The Great Smoky Mountains are known for their foggy dome. It is located between the overlapping ridges of North Carolina and Tennessee, the Great Smoky Mountains National Park. It is a hiker’s paradise of over 800 miles loaded with trails from easy to strenuous treks. Though hiking may seem to be its main feature, car camping, picnicking and auto touring are also some of the activities to look forward to.

Great Smoky Mountains National Park is a twelve-month guarantor for a wide range of activities. Visitors willingly try out the park no matter what season it may be. Its moderate climate makes it a particular favorite for millions of people each year. Actually, it would be best to take your vacation when the crowds are not as many as when summer comes. It is in the seasons of late fall, winter and early spring months that will make your visits memorable and private.

As a known sanctuary for wildlife, there are more than 240 species of birds found in the park. 60 species are year-round residents, 120 species breed in the park, which includes 52 species from the neo-tropics. Many other species use the park as an important stopover and foraging area during their semiannual migration.

The four seasons experienced throughout the year are not hindrances to having quite a great time in the mountains. Should you decide to come on whichever seasons here are some information on the four-seasons’ temperature and weather:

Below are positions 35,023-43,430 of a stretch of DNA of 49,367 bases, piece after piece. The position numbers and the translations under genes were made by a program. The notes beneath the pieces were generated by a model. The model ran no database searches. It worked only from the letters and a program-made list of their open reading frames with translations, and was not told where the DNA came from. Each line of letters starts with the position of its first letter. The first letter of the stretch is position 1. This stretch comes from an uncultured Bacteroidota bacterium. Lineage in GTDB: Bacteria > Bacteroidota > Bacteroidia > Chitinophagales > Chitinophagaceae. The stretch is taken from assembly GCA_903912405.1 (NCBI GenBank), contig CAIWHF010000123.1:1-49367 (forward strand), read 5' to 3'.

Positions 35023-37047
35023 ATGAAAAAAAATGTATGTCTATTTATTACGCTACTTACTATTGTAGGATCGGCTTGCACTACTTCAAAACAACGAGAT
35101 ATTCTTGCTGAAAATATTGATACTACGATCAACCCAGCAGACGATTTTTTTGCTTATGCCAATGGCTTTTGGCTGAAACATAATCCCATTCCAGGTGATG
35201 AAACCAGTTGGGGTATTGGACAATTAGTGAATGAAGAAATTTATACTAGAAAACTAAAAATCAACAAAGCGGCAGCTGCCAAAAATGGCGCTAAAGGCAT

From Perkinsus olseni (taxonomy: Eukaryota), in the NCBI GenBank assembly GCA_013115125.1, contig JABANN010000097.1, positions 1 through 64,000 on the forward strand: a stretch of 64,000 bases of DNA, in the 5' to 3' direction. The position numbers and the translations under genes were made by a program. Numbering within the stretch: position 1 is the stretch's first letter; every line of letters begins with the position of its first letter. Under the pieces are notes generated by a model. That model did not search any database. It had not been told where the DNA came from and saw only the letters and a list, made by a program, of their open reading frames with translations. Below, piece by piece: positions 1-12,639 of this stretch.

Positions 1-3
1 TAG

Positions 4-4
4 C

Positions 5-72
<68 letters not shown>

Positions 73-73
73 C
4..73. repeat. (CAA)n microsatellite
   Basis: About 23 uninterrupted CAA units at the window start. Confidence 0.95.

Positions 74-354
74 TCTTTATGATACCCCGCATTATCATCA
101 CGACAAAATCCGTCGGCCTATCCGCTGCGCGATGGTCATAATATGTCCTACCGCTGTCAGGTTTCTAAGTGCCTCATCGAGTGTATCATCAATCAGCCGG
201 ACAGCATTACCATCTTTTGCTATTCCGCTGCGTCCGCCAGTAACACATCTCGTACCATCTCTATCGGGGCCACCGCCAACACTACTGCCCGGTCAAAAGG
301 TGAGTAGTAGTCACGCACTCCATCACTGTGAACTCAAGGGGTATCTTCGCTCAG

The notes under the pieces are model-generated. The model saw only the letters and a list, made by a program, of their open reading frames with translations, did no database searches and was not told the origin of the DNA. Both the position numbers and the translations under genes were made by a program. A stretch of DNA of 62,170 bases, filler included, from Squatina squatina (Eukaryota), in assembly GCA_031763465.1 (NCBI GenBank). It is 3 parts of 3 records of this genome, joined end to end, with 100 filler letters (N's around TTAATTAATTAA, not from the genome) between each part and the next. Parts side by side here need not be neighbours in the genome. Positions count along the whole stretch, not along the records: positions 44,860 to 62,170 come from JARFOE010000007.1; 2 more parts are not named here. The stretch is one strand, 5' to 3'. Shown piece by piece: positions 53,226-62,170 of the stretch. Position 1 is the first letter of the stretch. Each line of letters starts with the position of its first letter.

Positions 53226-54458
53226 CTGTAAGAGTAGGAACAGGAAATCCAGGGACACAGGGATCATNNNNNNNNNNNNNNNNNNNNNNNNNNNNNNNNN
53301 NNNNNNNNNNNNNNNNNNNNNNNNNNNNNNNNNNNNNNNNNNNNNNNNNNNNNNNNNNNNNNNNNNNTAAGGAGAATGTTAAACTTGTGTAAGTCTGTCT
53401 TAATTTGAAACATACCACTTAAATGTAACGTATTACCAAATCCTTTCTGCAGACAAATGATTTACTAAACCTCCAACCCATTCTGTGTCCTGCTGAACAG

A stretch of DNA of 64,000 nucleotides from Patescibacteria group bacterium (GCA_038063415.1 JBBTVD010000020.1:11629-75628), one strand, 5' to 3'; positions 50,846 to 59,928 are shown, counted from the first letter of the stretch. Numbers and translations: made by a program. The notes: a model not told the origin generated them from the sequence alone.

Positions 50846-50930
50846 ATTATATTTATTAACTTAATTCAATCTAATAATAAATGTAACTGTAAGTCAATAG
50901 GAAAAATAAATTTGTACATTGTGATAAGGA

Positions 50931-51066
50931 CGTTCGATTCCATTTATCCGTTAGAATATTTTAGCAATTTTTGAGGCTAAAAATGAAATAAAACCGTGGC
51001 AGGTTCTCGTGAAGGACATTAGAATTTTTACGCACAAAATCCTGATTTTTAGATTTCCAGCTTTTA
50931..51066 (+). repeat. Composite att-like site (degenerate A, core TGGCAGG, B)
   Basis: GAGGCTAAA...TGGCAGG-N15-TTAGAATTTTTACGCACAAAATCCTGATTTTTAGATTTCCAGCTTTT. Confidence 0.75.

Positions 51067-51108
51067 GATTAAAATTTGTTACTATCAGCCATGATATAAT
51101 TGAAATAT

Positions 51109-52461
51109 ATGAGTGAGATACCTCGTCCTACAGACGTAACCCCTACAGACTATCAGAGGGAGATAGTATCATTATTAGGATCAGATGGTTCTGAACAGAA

Spring – March through May
Weather is unpredictable that it changes rapidly. Most radical changes happen in March that snow can fall at any time during this month. Temperatures: lower elevations have a mean high of 61ºF; Low temperatures, often below freezing, have a mean of 42ºF. Milder weather comes in mid-April. May is warmer, with daytime highs in the 70s and 80s and lows in the 40s and 50s. It is a wonderful time to come to the mountains during Spring because it is in this season that you will witness rhododendrons, azaleas, dogwoods, and other flowering trees and wildflowers blooming. During Springs, the days are usually warm and the nights are cool enough.

Summer – June through August
Heat, haze, and humidity envelop the Smokies during summer. Afternoon thunderstorms are common. Temperatures increase through the period with July and August afternoon highs in the 90s in the lower elevations. In the higher elevations, the weather is much more pleasant.